I will want to point out that that a high spatial resolution does not necessarily translate into better feature depiction. Sometimes it only means increase in cost and processing time. Depending on the application envisioned, it is important to design you point density requirement to meet that need. I have read in http://eprints.usq.edu.au/3781/1/Liu_Zhang_Peterson_Chandra.pdf about LiDAR points reduced up to 50% but still allowing feature(DEMs in this case)accuracies to be below 20cm

  4. Kirk Waters

    Randy should also be aware of the difference between relative and absolute accuracy. Depending on what he needs one may be more important than the other. Following Toblers’s first law, higher density data (if systematic errors are minimized) should have higher relative accuracy than lower density data (points closer together should be more alike than points further apart). But this does not mean that the points have higher absolute accuracy (as compared to surveyed orthometric heights). So if you are delineating wetlands you may be more interested in relative accuracy, but if you are measuring the height of those wetlands relative to sea level absolute accuracy may be more important.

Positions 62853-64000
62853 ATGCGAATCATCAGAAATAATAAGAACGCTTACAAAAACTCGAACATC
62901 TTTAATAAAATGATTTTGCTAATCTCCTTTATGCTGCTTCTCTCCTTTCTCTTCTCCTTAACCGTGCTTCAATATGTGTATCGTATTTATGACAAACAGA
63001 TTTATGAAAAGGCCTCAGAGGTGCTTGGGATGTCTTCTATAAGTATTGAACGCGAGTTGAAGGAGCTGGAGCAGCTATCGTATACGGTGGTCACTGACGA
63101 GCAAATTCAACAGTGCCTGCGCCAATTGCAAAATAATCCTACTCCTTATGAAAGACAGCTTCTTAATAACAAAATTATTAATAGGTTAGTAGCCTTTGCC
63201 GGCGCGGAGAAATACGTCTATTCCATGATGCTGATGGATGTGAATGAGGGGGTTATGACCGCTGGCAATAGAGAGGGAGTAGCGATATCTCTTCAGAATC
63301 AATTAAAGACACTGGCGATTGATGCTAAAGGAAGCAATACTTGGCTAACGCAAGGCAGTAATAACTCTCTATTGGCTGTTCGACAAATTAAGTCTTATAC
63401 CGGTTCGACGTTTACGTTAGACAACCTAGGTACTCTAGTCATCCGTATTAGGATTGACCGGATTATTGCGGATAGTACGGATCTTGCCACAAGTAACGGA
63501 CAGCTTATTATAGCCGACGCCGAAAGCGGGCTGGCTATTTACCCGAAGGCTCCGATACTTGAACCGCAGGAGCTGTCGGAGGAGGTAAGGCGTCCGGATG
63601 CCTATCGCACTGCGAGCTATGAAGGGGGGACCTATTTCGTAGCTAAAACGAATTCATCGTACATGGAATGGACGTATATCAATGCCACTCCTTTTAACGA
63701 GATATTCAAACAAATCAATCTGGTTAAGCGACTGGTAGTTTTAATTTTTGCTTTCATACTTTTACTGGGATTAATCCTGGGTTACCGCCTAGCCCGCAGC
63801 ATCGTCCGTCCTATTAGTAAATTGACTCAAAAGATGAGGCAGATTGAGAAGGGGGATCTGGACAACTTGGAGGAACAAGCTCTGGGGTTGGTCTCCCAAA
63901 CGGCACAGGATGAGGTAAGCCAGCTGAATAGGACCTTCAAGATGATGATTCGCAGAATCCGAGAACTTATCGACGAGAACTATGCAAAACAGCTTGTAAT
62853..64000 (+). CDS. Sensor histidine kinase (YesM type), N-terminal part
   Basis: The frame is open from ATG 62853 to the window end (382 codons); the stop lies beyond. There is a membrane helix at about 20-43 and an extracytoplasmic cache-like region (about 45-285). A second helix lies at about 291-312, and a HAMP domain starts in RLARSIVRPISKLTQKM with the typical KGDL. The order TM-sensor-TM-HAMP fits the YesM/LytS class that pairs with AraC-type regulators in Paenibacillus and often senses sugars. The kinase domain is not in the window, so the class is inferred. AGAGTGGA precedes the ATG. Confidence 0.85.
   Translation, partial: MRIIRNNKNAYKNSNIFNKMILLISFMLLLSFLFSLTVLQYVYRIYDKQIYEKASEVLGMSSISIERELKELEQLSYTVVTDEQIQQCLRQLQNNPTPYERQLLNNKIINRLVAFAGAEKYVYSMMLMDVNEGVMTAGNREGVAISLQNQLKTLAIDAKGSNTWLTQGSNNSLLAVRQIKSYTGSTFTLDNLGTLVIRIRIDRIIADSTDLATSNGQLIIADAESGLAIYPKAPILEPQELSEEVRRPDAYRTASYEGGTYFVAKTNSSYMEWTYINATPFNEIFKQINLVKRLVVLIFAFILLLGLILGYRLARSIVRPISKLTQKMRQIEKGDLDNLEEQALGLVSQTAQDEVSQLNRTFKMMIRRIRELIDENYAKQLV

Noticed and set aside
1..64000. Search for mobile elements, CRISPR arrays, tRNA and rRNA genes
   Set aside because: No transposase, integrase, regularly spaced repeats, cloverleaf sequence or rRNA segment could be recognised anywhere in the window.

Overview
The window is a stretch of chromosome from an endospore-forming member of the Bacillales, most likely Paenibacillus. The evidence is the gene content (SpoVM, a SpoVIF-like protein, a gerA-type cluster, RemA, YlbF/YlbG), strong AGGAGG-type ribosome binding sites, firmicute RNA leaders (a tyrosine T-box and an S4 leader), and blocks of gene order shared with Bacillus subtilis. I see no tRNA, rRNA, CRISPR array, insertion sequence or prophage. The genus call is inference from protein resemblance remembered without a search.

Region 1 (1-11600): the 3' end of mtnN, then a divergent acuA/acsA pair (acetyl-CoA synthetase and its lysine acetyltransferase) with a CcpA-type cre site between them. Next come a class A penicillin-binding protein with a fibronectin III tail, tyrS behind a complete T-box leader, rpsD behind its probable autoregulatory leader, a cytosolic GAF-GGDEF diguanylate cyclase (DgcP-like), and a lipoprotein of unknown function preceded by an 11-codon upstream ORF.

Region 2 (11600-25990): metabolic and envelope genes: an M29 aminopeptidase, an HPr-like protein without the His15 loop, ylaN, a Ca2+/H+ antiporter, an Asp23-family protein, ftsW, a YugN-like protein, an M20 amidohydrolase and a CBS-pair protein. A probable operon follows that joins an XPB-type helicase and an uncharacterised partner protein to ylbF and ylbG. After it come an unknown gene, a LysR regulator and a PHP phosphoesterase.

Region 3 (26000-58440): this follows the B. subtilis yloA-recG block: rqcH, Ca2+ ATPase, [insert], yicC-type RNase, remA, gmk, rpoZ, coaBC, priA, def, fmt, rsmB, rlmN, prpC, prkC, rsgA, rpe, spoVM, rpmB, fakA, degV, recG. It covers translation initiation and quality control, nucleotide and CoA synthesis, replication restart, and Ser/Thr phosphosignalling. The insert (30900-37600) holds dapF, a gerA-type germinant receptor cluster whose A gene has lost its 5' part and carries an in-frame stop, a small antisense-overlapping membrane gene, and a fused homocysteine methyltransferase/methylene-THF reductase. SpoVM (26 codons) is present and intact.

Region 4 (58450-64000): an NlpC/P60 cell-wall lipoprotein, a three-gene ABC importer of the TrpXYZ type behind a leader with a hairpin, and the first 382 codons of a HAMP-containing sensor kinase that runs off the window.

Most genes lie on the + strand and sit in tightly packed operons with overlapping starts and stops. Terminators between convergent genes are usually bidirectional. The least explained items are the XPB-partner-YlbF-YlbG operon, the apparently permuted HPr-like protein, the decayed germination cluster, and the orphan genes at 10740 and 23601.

The use of referencing Lidar point densities and accuracies to contour accuracies has always bugged me (as you well know :-) ). I have always hated having to summarize digital data using an analog scale. We only need to use contour intervals when we are talking in terms of accuracies on paper, not with digital data. So unless he is drawing polygons on a paper map he should not care about contour intervals. And defining Lidar data accuracies by the points classified as ground is in essence completely ignoring a major part of the source data- the non bare earth and that is unfortunately the part that I have always been most interested in.